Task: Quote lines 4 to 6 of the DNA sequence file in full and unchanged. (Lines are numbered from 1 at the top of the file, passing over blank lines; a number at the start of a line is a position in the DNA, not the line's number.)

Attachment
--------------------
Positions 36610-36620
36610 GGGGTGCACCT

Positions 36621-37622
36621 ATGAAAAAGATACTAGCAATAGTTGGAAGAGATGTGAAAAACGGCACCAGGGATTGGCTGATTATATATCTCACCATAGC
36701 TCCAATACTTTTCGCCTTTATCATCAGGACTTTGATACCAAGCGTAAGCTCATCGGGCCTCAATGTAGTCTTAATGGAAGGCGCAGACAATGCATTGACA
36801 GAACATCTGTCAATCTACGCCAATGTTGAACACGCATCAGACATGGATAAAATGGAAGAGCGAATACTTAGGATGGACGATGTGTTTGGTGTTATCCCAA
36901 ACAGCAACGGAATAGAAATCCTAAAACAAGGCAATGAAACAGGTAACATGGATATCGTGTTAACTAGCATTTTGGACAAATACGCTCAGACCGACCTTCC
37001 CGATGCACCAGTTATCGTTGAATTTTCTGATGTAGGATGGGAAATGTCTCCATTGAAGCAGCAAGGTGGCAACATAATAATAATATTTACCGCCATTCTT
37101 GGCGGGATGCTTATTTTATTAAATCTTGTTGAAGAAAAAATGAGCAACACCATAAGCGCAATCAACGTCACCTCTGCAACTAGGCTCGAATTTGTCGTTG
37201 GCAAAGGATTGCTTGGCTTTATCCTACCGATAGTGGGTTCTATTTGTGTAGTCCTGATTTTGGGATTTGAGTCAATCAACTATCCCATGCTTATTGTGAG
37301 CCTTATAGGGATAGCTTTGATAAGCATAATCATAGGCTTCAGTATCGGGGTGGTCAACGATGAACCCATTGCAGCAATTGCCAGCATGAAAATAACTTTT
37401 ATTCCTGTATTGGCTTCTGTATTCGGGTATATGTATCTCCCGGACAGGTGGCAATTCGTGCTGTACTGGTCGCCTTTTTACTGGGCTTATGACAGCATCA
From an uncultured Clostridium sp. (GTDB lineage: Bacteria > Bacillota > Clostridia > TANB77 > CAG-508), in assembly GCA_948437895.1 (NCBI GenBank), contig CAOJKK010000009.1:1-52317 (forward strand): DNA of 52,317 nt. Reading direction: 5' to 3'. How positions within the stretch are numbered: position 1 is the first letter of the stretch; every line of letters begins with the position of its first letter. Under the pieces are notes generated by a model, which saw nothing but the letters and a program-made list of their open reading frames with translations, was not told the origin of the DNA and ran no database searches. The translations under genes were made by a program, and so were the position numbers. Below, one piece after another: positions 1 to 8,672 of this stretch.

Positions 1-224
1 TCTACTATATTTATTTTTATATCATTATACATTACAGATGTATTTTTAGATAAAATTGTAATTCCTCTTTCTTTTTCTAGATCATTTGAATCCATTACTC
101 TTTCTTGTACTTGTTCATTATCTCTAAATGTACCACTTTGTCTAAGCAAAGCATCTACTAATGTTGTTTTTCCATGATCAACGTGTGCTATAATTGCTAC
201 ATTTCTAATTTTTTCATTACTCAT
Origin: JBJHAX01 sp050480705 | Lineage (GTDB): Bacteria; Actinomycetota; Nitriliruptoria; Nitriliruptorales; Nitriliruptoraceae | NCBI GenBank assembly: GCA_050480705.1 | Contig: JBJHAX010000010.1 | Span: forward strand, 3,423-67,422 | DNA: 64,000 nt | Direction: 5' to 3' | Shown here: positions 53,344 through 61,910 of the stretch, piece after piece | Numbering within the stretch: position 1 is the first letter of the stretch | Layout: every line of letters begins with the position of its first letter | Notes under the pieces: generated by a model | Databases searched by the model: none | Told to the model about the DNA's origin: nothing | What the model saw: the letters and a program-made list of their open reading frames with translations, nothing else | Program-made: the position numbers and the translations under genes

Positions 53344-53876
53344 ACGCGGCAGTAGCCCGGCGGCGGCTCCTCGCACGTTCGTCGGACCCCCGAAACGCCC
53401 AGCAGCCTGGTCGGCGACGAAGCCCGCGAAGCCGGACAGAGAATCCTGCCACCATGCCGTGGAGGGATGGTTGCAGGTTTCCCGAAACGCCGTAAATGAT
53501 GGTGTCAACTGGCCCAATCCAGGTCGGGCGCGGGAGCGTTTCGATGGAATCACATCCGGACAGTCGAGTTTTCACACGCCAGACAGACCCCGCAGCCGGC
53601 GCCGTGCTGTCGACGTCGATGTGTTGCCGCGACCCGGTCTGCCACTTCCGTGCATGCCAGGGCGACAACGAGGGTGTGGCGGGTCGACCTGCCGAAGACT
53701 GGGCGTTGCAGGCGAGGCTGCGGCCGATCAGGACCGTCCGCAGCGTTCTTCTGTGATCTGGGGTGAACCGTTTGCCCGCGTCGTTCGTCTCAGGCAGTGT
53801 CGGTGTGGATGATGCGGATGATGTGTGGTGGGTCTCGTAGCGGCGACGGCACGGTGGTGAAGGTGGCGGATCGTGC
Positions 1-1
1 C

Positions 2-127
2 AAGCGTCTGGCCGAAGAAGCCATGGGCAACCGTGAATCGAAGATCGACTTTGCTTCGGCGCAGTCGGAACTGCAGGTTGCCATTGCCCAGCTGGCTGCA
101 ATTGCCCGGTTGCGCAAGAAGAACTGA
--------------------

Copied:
36621 ATGAAAAAGATACTAGCAATAGTTGGAAGAGATGTGAAAAACGGCACCAGGGATTGGCTGATTATATATCTCACCATAGC
36701 TCCAATACTTTTCGCCTTTATCATCAGGACTTTGATACCAAGCGTAAGCTCATCGGGCCTCAATGTAGTCTTAATGGAAGGCGCAGACAATGCATTGACA
36801 GAACATCTGTCAATCTACGCCAATGTTGAACACGCATCAGACATGGATAAAATGGAAGAGCGAATACTTAGGATGGACGATGTGTTTGGTGTTATCCCAA